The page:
When Opening A New Business in San Francisco, You Need CPA Advice On Doing It Correctly

San Francisco and the Bay Area is a hotbed of entrepreneurship, but when you are setting up a start-up you need to do it the right way in order to avoid headaches down the line.

San Francisco CPA Firm

Photo credit: david drexler via Foter.com / CC BY

Yes, we know that there is a lot to do when you are opening a start-up, and you may spend many weeks of frantic involvement in the practical side of the business, leaving things like stock options, taxes etc., to one side until later.  The “financial structure” of your business might be a “second thought,” but it shouldn’t be!

However, it is well worthwhile to ensure that your business is set up the right way from day one. As one of San Francisco’s top accounting firms for start-ups we can offer you a lot of advice and assistance with things such as business formation, stock options, and more. For instance, should you be a C Corporation, an S Corporation, an LLC, a partnership, or perhaps a sole proprietorship? We can help.

Many businesses are C Corporations, for example. This has several benefits. There is limited liability for the directors, officers, shareholders, and employees. Even if the owner leaves the company, there is perpetual existence. There are no limits to the number of shareholders, meaning that you can expand the business rapidly through the sale of stock, and there are tax advantages such as tax-deductible business expenses.

Some Disadvantages

However, there are some disadvantages too. A C Corp is expensive to set up and there is more government oversight than on other businesses. There is double taxation, since revenue is taxed at the company level and also on shareholder dividends. (Perhaps you can begin to see already why it is worth talking to us as a San Francisco accounting firm for start-ups).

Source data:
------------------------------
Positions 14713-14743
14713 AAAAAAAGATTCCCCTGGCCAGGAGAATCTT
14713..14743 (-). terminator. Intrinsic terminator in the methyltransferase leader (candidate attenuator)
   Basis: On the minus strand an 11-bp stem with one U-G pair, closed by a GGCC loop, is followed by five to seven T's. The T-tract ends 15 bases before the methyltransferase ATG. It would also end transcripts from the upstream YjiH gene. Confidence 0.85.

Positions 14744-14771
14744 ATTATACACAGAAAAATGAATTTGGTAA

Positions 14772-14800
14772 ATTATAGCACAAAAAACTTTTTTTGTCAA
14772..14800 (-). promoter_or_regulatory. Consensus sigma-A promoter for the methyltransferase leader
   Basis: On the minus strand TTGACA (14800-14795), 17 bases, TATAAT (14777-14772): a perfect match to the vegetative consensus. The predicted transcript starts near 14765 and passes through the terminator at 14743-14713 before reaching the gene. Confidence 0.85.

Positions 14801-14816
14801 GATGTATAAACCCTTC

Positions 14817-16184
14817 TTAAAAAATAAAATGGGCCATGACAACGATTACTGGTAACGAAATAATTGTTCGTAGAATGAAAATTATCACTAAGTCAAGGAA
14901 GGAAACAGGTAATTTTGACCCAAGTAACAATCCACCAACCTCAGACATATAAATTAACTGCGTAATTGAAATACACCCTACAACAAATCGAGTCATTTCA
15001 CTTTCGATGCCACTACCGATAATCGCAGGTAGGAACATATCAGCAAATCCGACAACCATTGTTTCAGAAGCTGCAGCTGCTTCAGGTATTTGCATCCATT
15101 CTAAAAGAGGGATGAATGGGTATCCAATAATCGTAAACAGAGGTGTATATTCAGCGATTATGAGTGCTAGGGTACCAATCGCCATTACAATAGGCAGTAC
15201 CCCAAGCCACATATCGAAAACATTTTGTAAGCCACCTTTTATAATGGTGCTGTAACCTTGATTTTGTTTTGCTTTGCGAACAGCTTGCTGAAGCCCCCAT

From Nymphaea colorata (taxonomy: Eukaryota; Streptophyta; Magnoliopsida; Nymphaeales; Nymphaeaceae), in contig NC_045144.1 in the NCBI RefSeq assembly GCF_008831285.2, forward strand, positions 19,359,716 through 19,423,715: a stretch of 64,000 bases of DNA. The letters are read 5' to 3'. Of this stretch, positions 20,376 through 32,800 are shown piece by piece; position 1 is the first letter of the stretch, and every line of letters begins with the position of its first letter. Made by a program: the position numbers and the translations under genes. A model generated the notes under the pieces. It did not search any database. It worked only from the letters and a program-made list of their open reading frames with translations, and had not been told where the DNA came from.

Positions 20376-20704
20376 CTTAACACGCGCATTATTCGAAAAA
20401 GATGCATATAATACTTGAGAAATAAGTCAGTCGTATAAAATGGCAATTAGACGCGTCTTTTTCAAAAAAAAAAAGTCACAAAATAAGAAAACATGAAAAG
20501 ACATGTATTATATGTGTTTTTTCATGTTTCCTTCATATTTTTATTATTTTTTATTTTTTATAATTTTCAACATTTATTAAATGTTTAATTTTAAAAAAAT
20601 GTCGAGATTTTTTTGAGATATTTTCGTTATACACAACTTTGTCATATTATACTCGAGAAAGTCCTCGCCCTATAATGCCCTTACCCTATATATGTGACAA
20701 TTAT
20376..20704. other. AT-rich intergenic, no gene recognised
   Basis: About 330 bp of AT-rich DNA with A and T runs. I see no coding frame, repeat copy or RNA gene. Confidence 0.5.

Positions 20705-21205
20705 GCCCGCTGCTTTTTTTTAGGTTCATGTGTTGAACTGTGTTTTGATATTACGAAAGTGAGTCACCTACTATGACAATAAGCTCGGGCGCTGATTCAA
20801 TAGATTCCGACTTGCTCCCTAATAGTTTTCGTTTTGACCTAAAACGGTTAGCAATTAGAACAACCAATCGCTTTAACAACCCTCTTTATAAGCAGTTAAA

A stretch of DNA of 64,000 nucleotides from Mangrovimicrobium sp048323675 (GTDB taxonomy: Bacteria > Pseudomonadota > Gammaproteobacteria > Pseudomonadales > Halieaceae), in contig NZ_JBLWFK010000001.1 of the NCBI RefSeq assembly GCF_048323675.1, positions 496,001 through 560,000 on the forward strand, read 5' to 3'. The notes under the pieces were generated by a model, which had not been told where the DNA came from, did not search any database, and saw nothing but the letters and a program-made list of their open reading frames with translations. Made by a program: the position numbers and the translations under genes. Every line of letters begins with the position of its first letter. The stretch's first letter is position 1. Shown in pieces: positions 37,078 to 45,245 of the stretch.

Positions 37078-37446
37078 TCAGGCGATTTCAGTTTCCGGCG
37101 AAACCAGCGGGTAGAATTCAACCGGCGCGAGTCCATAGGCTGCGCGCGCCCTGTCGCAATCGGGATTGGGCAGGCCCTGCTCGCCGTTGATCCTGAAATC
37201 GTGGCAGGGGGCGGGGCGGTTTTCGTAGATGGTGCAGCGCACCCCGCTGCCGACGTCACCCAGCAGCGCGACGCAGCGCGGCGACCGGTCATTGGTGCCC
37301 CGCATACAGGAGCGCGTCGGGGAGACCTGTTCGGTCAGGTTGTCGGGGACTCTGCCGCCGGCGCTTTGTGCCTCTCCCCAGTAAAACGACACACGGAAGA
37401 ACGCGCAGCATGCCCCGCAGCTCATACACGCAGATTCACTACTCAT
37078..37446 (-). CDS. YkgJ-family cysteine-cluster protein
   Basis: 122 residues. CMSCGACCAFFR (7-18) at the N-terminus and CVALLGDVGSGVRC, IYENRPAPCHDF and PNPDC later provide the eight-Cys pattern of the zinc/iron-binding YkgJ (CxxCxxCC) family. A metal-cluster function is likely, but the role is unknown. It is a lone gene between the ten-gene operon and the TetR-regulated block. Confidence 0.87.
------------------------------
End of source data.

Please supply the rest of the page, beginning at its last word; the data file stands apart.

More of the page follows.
Maybe you should be an S Corp. This avoids double taxation because profits and losses are passed through to your personal tax return. The business itself is not taxed – only the shareholders are. However, there is a limit of 100 to the number of shareholders, which might make expansion more difficult. There are also stricter operational procedures. There have to be regular directors and shareholders meetings and the minutes of those meetings must be kept. There must be updates to by-laws, stock transfers, and records maintenance.

Then again, maybe you be an LLP. Or perhaps a sole proprietorship.

This is why talking to us as a San Francisco accounting firm for start-ups should be your first priority. The legislation is a minefield for the unwary, but we know our way through it and around it. Give us a call on (415) 742-4249 or email us on info@safeharborcpa.com and let us help you get your new business off the ground the right way.


Photo credit: david drexler via Foter.com / CC BY

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